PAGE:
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When Your Kid's a Quitter: 6 Tips for Encouraging Perseverance

When Your Kid's a Quitter: 6 Tips for Encouraging Perseverance

When Your Kid's a Quitter: 6 Tips for Encouraging Perseverance

Many of us worry from time to time that our kids aren't developing perseverance. Circle of Moms member Marci T., for one, is concerned that her eight-year-old daughter doesn't stay with a task or challenge that she's not good at. "Does anyone have trouble who are quitters?" she wonders.

Xiomara G. is one of several members who say this issue tends to emerge during the grade-school years. For her son, the completion of nightly homework a struggle, so she's hesitant to sign him up for activities like sports or piano lessons. "I am wondering if it is the age, as I have an 8-year-old who has the tendency to quit. He is very talented in sports, piano, reading, and Legos. His problem is that when it's time to move to the next level, he just wants to give up and stay where he is comfortable and successful."

How do parents teach kids to have perseverance? Is it ever right to give in and let your kid quit? Here are tips from Circle of Moms members on encouraging kids to keep trying even when they're not good at something.


1. Pick the Right Activities

Part of the battle is selecting the right activities for your child from the get-go. "I have four kids and my youngest, nine, sometimes wants to quit," says Elizabeth S. "His problem seems to be his ten-year-old brother, whom he idolizes, but who is pretty much good at everything he puts his hand to. My suggestion is to let a child pick what he wants to try, and then encourage, encourage, encourage! In our case, both boys played baseball, but the skill level gap started growing last year. My youngest decided to quit baseball (after getting hit by the pitches one too many times, I think!), but chose to try golf instead. This is something that is just 'his,' none of his siblings do it, and even though he's not great at it yet, it's his special thing so he keeps at it."

2. Set Realistic Expectations

You can't expect your child to be a pianist when she would rather be racing around the backyard or the soccer field kicking a ball. Likewise, an intellectual child may not excel at football and will cry out to quit, Circle of Moms members say. "I had a son like this who turned into a different child when he didn't understand something or couldn't do something right away," says Dawn N. She realized that her son was involved in the wrong activities, and with "a lot of encouragement," convinced him to try something new. "He began to learn that he would face challenges and that he could get through them."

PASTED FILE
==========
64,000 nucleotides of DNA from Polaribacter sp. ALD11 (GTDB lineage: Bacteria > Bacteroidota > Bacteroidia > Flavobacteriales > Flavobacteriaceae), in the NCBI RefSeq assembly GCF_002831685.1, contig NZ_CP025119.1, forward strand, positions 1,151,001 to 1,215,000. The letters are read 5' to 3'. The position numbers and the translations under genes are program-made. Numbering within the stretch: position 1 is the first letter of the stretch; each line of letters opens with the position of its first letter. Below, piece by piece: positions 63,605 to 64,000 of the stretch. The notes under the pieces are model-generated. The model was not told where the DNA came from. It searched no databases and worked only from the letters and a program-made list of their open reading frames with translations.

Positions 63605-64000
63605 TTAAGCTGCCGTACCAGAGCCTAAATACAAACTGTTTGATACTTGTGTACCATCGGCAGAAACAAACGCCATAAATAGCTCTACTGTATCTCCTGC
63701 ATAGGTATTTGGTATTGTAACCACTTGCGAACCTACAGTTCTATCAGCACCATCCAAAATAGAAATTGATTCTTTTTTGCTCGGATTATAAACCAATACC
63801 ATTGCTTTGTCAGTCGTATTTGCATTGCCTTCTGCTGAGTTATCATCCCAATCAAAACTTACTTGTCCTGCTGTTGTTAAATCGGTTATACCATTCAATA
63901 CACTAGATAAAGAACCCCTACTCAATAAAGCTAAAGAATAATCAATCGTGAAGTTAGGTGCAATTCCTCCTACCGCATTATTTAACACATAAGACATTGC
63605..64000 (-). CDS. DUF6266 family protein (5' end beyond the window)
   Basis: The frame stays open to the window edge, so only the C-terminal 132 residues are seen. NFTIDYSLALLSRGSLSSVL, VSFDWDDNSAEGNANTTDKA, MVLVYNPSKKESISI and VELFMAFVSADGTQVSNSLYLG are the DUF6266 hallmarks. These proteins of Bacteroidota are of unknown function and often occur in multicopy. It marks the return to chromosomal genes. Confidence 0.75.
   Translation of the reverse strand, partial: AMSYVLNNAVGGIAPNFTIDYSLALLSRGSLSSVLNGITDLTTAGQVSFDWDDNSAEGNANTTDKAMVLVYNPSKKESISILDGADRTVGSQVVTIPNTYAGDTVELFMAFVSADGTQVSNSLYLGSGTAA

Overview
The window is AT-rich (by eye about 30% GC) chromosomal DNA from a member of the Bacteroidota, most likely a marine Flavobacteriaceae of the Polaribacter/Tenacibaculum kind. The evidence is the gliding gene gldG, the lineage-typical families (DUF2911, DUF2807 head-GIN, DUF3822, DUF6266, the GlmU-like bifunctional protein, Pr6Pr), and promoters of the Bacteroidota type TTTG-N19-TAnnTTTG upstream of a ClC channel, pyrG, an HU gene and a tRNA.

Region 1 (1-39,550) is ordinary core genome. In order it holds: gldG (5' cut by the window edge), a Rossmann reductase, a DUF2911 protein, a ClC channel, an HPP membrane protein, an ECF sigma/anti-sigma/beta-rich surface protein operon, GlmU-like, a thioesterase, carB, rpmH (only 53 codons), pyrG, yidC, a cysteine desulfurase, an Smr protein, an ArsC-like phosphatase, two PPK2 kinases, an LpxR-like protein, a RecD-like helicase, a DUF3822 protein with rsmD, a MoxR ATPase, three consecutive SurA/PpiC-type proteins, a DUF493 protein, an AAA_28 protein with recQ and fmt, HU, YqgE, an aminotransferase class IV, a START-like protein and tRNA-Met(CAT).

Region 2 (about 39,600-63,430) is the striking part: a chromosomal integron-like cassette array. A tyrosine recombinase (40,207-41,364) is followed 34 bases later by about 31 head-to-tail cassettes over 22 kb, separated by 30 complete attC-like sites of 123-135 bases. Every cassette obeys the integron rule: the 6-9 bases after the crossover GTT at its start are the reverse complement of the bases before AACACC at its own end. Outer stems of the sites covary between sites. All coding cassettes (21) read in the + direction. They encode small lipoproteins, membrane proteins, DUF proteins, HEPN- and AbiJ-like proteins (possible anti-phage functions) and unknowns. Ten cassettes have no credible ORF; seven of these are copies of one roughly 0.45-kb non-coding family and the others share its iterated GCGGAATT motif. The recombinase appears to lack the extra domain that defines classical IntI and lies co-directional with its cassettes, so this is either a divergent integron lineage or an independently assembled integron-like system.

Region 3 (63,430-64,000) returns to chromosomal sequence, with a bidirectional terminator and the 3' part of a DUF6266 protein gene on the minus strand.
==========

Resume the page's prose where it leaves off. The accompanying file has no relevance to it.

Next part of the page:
3. Enlist the Coach or Teacher's Help

Sometimes your child just needs some nudging, and a coach or teacher can provide a more effective push than you can. Angelica H.'s 5-year-old begged to play t-ball, but quit after just 5 minutes at the first practice, saying that he was "no good." Constance, a member who's dealt with a similar situation, suggests leaving a kid who's doing this in the coach's hands: "Sometimes...not having mom and dad around does the trick. His coach will be able to establish a relationship and lead him into working harder. If you are there then more than likely he will walk away again"

4. Make It Clear That Perfection Isn't the Point

As Angelica's son's story illustrates, one of the most common reasons kids want to quit is because they think they aren't good enough. At this age, "they are starting to really experience the world outside of just themselves and have this fear of failure or judgment," says Diane. When her 8-year-old daughter is afraid of failing at something, she helps by reminding her of "things she likes to do and does well." She also reminds her that "If you don't fail at something, how do you learn or get better?" and offers "lots of support and encouragement to do the task, not to do it perfect[ly]..." The bottom line, she says, is that "this is a stage that needs encouragement and support."

Tina L. agrees. "My 9-year-old son is a quitter," she says. "All I can say is to encourage him. I also point out to him that the more he tries, the better he gets at it.

5. Instead of Allowing Quitting, Make Adjustments

If your child is simply in a slump, try to find out how you can help him make it through. If his schedule is over-booked, take it back a notch."I think it is fairly typical behavior," says Tracy L. "If a child asks to do something, be it a sport, musical instrument, etc, and then want to give up after a couple of weeks, DONT give in! Make sure when they start that it's clear if they do it then they must finish out the term (at least) before they quit. Children need to be taught to push through things they don't like and to try to improve. This will make for a successful adult in future."

6. Model Perseverance

Ultimately, and perhaps most importantly, many moms say it's important to set a good example with your own actions, so that your child sees that you're not a quitter. As Jakki T. explains, "My nearly 7-year-old son is absolutely a quitter and I really despair. He gets enraged if his LEGO creation doesn't work, and literally throws it across the room. I think it could be his nature and there mightn't be so much I can do. But, actually, when I think about it, I'm probably a quitter too! I guess the best we can do is to keep on talking them through it, and when they do keep trying at something, to notice it and congratulate them. And not quit ourselves."

How do you teach your child not to give up?

The views expressed in this article are those of the author and do not necessarily represent the views of, and should not be attributed to, POPSUGAR.

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